How to Understand Golf Scores
Learning to play golf involves not only learning the basic skill needed to strike and propel a golf ball down the fairway of a golf course, but also requires some understanding of scoring. Scoring essentially involves counting the number of shots the ball takes while in play in a round of golf, with a lower score being better, and the lowest score deemed the winner when competing against others.
Players use their total score, or total strokes, to not only measure themselves against the rating of the hole or the golf club they are playing at, but also against other players. PGA Tour players, major golf tournaments, and your local par 72 course all use the same scoring metrics, so it’s easy to remember the terminology as you play more.
Learning the basics of golf scoring is relatively simple and can be accomplished by most individuals of any skill level, from beginner golfers all the way up to scratch golfers.
Common Golf Scoring Terms
Before getting into the actual scoring terms, it is important to understand the concept of a “par” in the game of golf. The term par represents the number of strokes, or hits, it should take a golfer to complete a hole on a given course.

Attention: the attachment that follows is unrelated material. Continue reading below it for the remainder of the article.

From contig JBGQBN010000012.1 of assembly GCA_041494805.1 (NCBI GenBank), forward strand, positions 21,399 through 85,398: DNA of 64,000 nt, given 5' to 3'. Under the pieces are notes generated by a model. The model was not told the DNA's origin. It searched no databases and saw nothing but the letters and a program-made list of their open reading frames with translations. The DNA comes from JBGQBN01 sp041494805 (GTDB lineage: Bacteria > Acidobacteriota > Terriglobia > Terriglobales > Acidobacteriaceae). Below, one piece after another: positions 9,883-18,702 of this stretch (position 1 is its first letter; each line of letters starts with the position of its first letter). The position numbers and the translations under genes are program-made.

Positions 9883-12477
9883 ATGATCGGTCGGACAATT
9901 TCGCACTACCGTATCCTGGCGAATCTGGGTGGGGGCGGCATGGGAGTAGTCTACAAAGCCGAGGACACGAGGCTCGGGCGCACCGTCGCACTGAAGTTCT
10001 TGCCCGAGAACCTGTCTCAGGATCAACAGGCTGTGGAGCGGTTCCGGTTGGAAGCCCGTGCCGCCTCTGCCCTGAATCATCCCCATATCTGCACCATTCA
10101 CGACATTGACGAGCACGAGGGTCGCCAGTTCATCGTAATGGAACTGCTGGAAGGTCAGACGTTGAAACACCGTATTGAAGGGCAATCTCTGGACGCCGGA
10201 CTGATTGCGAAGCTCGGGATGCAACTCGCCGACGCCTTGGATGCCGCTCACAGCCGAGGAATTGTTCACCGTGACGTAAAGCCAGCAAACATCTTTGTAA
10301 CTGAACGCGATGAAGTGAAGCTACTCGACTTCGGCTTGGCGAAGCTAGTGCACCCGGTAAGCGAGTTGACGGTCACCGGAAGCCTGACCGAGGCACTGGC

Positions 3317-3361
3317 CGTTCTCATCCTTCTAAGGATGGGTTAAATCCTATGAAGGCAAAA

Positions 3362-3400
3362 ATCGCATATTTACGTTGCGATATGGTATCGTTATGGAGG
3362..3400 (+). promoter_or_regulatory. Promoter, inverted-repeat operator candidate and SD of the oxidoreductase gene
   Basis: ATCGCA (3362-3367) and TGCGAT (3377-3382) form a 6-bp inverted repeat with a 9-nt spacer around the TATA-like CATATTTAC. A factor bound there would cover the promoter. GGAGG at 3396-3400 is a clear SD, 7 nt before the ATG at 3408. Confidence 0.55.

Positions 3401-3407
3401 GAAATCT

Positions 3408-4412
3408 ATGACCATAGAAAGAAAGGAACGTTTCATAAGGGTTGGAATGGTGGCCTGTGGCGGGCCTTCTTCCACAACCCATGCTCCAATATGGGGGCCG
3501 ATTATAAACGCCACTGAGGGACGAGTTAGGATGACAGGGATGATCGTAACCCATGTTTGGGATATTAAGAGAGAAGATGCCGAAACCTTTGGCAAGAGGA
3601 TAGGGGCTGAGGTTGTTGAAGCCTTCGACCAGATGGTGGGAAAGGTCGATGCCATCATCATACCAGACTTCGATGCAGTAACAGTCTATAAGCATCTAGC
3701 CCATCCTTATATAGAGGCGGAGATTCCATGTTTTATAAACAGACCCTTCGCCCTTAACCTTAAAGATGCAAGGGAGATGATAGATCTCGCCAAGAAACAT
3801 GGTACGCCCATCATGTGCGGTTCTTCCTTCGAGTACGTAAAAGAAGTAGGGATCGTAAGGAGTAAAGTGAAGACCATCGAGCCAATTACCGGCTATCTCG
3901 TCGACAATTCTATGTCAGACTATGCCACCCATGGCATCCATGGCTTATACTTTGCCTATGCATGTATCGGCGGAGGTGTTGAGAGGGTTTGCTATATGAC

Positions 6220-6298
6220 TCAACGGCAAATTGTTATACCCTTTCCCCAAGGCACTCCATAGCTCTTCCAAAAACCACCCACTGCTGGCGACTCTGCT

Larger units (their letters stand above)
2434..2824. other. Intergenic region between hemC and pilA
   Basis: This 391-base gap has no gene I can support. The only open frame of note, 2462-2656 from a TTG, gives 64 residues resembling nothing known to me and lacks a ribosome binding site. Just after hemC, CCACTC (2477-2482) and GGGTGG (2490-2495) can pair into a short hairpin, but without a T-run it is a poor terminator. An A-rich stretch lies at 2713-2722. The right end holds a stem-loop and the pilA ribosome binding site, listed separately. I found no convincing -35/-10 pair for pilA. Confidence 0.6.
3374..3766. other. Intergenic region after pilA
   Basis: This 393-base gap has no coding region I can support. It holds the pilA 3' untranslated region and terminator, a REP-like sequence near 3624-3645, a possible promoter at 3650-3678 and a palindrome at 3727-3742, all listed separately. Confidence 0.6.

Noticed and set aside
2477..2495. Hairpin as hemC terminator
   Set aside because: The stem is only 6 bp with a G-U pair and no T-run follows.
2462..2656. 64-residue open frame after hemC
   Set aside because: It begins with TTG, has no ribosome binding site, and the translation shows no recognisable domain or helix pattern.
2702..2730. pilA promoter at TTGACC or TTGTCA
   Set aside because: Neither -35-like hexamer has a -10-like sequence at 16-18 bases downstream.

- A par-3 hole should be completed in three strokes
- A par-4 hole should be completed in four strokes
- A par-5 hole should be completed in five strokes
…And so on. The USGA originally determined that any particular hole up to 225 yards long would be a par-3 hole, holes between 225 and 425 yards would be par-4 holes, holes of 426 to 600 yards would be par-5 holes, and any hole longer than 600 yards would be a par-6 hole.
When watching or playing golf, you will often hear different scoring terms that represent hole scores based on a player’s score relative to that hole’s designated par. Here are some common terms you might see on a golf scorecard.
- Bogey: Bogey is the term for a score that’s one shot over par on a single hole
- Double bogey: Double Bogey is the term for a score that’s two over par on a single hole
- Triple bogey: Triple bogey is the term for a score that’s three over par on a single hole
- Quadruple bogey: Quadruple bogey is the term for a score that’s four over par on a single hole
- Birdie: Birdie is the term for a hole score one stroke below par
- Eagle: Eagle is the term for a hole score 2 under par
- Double Eagle: Double eagle, also known as “albatross,” is the term for a hole score three strokes below par
- Hole-in-one: Hole-in-one is the term used when the player hits the ball into the hole on their first shot out of the tee box
Keith Dooley has a degree in outdoor education and sports management. He has worked as an assistant athletic director, head coach and assistant coach in various sports including football, softball and golf. Dooley has worked for various websites in the past, contributing instructional articles on a wide variety of topics.